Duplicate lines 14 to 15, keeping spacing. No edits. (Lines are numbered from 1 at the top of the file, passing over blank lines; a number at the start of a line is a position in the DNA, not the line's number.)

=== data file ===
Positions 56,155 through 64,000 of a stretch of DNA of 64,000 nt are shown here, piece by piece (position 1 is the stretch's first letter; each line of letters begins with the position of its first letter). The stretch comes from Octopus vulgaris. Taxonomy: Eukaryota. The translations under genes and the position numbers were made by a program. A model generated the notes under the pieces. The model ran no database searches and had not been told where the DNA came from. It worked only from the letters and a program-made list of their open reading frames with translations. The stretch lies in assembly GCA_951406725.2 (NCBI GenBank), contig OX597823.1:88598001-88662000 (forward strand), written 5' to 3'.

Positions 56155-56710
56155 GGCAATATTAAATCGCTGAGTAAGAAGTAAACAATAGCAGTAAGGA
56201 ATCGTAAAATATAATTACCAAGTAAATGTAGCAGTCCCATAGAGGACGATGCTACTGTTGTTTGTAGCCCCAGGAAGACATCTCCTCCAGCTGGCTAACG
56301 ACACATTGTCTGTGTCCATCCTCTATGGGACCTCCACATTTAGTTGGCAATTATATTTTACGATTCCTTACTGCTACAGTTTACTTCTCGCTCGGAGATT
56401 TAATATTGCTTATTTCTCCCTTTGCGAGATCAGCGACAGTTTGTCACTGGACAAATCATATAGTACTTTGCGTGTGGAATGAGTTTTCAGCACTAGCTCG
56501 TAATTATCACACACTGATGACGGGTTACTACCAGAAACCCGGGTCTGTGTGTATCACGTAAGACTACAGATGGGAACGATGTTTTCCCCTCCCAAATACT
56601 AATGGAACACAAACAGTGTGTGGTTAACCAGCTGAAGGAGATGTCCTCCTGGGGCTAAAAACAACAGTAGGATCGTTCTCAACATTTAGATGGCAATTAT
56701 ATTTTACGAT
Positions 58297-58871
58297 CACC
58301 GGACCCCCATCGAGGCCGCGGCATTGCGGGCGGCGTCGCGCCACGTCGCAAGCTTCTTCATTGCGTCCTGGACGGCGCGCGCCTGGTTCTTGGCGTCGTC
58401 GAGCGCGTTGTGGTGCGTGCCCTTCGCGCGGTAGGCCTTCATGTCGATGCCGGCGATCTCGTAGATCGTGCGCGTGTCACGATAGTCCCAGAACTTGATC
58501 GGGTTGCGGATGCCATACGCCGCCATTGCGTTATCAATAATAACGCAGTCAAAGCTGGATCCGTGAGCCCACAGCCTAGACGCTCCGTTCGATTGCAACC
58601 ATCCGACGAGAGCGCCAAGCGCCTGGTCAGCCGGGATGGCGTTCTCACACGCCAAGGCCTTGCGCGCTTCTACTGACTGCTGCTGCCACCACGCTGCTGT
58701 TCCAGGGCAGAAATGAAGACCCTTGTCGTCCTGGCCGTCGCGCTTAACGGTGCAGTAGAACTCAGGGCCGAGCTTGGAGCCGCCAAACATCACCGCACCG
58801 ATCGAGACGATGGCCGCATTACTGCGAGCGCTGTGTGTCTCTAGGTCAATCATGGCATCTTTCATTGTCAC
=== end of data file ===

58501 GGGTTGCGGATGCCATACGCCGCCATTGCGTTATCAATAATAACGCAGTCAAAGCTGGATCCGTGAGCCCACAGCCTAGACGCTCCGTTCGATTGCAACC
58601 ATCCGACGAGAGCGCCAAGCGCCTGGTCAGCCGGGATGGCGTTCTCACACGCCAAGGCCTTGCGCGCTTCTACTGACTGCTGCTGCCACCACGCTGCTGT